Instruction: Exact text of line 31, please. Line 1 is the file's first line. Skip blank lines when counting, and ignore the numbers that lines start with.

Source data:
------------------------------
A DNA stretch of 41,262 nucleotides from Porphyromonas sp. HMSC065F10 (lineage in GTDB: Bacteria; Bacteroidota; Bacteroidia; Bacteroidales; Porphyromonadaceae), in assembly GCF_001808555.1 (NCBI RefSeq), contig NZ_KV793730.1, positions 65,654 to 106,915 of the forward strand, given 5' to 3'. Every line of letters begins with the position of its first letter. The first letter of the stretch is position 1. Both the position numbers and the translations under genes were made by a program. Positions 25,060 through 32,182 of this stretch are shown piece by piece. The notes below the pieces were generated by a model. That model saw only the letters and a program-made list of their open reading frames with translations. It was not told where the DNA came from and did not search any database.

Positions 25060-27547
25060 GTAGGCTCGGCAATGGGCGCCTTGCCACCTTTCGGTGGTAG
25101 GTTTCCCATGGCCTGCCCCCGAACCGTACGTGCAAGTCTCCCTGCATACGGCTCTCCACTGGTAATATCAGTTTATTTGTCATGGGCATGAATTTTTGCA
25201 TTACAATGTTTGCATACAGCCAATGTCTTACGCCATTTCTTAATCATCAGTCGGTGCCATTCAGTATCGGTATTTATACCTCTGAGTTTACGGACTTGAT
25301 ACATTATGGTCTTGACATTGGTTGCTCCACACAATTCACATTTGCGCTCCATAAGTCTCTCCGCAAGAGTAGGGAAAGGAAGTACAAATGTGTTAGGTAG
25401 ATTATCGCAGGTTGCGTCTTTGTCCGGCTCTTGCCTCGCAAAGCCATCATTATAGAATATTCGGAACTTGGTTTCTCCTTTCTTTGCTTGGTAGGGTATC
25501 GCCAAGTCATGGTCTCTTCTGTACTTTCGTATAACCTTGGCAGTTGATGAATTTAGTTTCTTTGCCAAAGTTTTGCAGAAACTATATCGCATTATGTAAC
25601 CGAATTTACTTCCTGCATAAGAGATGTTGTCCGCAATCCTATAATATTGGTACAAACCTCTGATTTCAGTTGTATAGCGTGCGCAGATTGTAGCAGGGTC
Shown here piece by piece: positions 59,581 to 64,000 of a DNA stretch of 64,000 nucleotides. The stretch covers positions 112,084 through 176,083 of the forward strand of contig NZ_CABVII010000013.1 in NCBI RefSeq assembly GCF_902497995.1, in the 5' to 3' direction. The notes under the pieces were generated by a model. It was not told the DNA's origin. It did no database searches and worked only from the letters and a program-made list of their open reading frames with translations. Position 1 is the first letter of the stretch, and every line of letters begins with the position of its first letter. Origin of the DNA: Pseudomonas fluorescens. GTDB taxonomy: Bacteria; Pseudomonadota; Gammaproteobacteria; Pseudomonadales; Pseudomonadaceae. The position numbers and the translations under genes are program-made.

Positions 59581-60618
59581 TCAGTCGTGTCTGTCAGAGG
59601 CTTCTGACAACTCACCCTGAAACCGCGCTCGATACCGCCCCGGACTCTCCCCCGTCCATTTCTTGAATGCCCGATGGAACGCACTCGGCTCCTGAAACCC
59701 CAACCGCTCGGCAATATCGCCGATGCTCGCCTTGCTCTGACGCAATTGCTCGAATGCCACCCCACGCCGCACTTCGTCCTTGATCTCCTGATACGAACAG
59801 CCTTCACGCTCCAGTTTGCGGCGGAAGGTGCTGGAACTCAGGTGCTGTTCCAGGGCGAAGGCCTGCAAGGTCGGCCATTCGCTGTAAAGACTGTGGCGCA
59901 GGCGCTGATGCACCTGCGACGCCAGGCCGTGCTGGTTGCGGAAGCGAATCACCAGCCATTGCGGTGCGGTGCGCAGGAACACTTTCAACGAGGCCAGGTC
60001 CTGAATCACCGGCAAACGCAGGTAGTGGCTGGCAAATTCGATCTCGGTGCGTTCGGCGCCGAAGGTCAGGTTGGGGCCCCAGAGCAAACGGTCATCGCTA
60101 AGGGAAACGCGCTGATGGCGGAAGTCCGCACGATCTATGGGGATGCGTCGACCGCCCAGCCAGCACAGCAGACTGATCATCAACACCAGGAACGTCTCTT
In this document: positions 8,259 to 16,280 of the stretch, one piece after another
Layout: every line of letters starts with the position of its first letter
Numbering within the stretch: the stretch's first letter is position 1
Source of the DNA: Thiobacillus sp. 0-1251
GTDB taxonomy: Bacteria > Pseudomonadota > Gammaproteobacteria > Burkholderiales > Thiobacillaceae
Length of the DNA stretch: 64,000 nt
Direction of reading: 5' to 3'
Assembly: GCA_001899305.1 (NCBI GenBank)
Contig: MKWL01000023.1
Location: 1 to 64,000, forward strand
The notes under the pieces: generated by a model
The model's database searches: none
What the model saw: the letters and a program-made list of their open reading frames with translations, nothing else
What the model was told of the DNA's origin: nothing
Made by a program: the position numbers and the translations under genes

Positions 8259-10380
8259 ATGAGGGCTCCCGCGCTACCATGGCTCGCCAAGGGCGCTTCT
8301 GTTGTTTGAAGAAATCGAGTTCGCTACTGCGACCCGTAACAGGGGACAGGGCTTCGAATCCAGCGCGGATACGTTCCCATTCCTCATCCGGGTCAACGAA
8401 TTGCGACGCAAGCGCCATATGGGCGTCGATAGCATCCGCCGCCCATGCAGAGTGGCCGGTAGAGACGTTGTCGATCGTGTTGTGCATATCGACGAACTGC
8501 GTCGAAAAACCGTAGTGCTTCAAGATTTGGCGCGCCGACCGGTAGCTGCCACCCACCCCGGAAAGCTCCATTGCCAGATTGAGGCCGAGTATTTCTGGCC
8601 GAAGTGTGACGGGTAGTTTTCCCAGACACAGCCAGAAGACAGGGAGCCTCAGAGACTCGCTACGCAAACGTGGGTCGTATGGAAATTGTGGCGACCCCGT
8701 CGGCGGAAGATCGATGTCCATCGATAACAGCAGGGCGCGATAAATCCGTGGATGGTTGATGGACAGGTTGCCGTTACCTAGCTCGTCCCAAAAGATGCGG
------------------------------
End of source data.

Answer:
What the model saw: the letters and a program-made list of their open reading frames with translations, nothing else